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    +1 for the first paragraph, but I don’t think your example at the end is accurate: I don’t know any mathematicians acquainted with the incompleteness or L-S theorems who would see them as threatening the “validity and interpretation” of maths. – PLL Mar 23 '15 at 4:31
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    @PLL Maybe I overstated my case, but if mathematicians cannot prove the consistency of a formal system, for example, then the danger is always there that maybe one day a new contradiction may be discovered. The L-S theorem shows that mathematical reality cannot be incorporated unambiguously into an axiomatic system. Such results complicate the issue of what a proper foundation of mathematics should be and make it hard to argue that math is a source of absolute truth. – Drecate Mar 23 '15 at 4:56
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    "The L-S theorem shows that mathematical reality cannot be incorporated unambiguously into an axiomatic system." The Lowenheim-Skolem theorem concerns cardinalities of models of first order theories and elementary equivalence. It certainly does not directly speak to mathematical reality. (It is hard to argue that X is a source of absolute truth no matter what X is...) – Pete L. Clark Mar 23 '15 at 5:36
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    They show that a particular philosophical (temptingly idealistic) stance on mathematical truth doesn’t make sense, yes. But mathematicians and philosophers of maths since then have accepted that, and come to terms with it. Their philosophical implications are certainly interesting, but I think it’s fair to say: very few mathematicians, or philosophers of maths, would view them as any potential threat (philosophical or practical) to maths as a discipline. – PLL Mar 23 '15 at 5:38
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If you were to look up from your examination of how green the grass is on the quantitative side of the fence, you might notice someone peering in the opposite direction (Surprise! That's me!).

Like you, I like learning theories on how the world works, but my early math background led me to a college major in Physics. Seeking more of a human connection in my work (through direct application), I transitioned to engineering in grad school, specifically simulation work. As I learned more about mathematical modelling, I was exposed to examples from other disciplines, eg. economics, and learned the hard truth about mathematical models: they can be quite subjective.

Mathematics is a normative discipline, so the results of modelling (statistical or otherwise) reflect only as much truth as your assumptions and simplifications leave behind. The 'softer' the discipline, the more assumptions you are forced to make in order to make the mathematics tractable. In many cases, the assumptions you make dictate the results of the model, in essence giving you an expensive, circular, and self-congratulatory pat on the back. So don't be dismayed by the lack of definitive answers delivered by social scientists; the quantitative folks aren't accomplishing as much as it might seem. It turns out the world is just hard to figure out.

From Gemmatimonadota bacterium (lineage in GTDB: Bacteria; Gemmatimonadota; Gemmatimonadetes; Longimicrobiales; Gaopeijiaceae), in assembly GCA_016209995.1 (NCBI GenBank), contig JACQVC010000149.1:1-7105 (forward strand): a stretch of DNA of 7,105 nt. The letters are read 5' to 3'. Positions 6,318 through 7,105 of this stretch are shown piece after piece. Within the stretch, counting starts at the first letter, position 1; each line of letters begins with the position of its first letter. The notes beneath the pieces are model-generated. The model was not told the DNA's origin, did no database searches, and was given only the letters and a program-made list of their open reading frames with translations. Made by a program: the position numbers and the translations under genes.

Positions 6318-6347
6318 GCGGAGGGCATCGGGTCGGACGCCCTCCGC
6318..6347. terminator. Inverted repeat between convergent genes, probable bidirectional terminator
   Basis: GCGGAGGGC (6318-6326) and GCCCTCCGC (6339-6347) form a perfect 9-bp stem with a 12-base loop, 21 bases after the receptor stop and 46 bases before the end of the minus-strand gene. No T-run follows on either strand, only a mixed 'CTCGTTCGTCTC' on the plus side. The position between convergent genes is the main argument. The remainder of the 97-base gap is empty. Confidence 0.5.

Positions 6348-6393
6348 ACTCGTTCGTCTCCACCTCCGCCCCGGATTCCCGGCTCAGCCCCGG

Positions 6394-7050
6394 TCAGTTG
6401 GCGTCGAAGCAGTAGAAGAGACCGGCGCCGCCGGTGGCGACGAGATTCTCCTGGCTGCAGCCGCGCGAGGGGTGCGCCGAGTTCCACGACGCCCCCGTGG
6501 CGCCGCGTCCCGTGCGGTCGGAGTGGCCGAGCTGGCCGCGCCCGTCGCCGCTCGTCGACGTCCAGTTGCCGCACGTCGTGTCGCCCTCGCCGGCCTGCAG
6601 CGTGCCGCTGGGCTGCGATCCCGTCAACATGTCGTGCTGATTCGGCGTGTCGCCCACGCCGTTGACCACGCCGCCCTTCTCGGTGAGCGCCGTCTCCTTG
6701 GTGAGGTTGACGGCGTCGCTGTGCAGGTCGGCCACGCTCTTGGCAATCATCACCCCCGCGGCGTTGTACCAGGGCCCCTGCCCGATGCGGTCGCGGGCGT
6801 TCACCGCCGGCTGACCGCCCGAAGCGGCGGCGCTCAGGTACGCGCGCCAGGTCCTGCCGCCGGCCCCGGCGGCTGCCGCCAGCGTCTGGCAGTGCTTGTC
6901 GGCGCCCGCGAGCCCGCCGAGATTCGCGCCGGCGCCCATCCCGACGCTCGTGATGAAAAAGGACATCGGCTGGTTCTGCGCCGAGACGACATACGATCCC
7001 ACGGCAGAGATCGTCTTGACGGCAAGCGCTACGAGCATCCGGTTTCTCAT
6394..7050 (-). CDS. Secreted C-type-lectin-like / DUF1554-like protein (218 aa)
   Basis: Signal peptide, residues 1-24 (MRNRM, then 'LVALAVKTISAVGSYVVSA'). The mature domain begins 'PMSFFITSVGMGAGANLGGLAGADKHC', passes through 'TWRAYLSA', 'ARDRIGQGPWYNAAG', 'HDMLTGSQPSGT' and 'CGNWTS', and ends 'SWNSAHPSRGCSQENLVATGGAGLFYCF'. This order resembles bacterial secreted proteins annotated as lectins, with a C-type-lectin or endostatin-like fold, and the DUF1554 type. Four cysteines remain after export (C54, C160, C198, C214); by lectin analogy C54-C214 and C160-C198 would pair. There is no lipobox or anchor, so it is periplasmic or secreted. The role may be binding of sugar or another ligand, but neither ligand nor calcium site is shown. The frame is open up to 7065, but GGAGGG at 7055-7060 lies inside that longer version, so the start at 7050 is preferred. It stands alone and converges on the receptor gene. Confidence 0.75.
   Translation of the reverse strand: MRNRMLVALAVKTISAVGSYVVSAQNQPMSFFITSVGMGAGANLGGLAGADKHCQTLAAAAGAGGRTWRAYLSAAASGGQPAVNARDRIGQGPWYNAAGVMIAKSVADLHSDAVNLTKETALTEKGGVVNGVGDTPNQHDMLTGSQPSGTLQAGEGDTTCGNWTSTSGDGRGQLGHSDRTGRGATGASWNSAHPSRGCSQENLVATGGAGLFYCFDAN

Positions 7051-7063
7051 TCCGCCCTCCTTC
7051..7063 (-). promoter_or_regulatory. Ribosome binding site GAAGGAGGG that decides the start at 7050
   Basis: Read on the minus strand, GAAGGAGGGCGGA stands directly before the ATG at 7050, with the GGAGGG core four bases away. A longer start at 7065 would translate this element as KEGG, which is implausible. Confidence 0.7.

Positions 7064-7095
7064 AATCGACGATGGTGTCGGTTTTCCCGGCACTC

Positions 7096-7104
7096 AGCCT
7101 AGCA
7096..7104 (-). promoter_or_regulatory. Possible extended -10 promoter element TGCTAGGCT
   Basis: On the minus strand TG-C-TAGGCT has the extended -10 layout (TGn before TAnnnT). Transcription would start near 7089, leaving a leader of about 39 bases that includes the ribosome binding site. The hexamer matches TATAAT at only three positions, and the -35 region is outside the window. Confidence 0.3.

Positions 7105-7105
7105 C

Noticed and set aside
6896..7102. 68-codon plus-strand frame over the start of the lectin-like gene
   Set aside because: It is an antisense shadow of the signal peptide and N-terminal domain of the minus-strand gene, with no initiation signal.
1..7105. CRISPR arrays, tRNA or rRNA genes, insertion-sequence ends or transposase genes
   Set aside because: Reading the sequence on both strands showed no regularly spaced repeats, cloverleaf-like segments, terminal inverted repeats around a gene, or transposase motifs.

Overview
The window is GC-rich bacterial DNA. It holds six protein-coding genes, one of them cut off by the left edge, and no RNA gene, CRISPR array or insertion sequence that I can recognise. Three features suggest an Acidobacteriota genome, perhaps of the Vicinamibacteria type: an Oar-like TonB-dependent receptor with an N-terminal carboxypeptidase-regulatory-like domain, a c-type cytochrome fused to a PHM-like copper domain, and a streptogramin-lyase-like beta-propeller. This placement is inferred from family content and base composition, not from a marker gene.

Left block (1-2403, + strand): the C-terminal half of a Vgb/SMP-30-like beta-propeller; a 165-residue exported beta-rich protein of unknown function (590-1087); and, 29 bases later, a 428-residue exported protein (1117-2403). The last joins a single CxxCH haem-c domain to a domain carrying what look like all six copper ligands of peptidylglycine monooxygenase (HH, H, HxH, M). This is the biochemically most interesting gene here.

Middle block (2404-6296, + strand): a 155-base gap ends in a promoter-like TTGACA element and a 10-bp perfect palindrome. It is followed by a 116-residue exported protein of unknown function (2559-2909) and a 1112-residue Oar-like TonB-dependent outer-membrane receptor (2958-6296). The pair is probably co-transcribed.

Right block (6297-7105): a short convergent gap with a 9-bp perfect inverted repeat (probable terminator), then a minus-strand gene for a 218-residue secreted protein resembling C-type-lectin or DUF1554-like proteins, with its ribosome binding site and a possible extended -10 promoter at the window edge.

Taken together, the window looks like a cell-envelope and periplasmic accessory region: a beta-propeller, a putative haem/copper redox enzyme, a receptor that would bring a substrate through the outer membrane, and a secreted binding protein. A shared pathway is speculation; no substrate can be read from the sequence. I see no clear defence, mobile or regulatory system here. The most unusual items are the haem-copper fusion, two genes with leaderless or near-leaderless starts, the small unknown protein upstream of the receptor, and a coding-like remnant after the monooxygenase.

The point: If you have an interest in the quantitative side of the social sciences, by all means try to transition your research in that direction; there are plenty of people modelling social behavior, for example (check out swarm intelligence). But do so without harboring any delusions about the existence of a mathematical panacea that will reveal The Capital-T Truth. A wholesale degree change may be too expensive (or not, if you have the resources and patience), but moving within the department or to a suitable advisor at a different institution are options that might be of interest.

Full disclosure: I am closing in on my ME now and plan to do exactly that in the summer/fall. I will try to leverage fluid modelling experience to move to energy policy/decision/economic modelling.

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    This is the way to go. Learn the hard tools and then carve into the soft stuff. It's a lot harder to carve into the hard stuff with the soft tools. – foobarbecue Mar 23 '15 at 22:24
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I'm in a similar situation as you. I studied geography at Cambridge. I was interested in human geography -- I wanted to predict the growth of cities and calculate which side of the pavement people will walk on. Unfortunately, quantitative human geography has gone out of style at Cambridge and most other human geography institutions. Instead they argue about discourse, performativity and othering and read a lot of Foucalt. After a year or two I realized that most of what I was learning was insufficiently rigorous / quantitative to be of much use or interest. I experienced the same envy as you. I moved as far over to physical geography as I could but even that lacked rigor. By that point I had learned how to adeptly throw down nonsensical but convincing buzzwords, which enabled me to finish with a 1st class degree but a sense that the process was largely a charade. I vowed to do "real science" for grad school. I got an MS in Geochemistry and am now drifting towards geophysics as I complete my PhD. The whole time I've been getting more quantitative but wishing I'd started with the math and then gone soft instead of the opposite.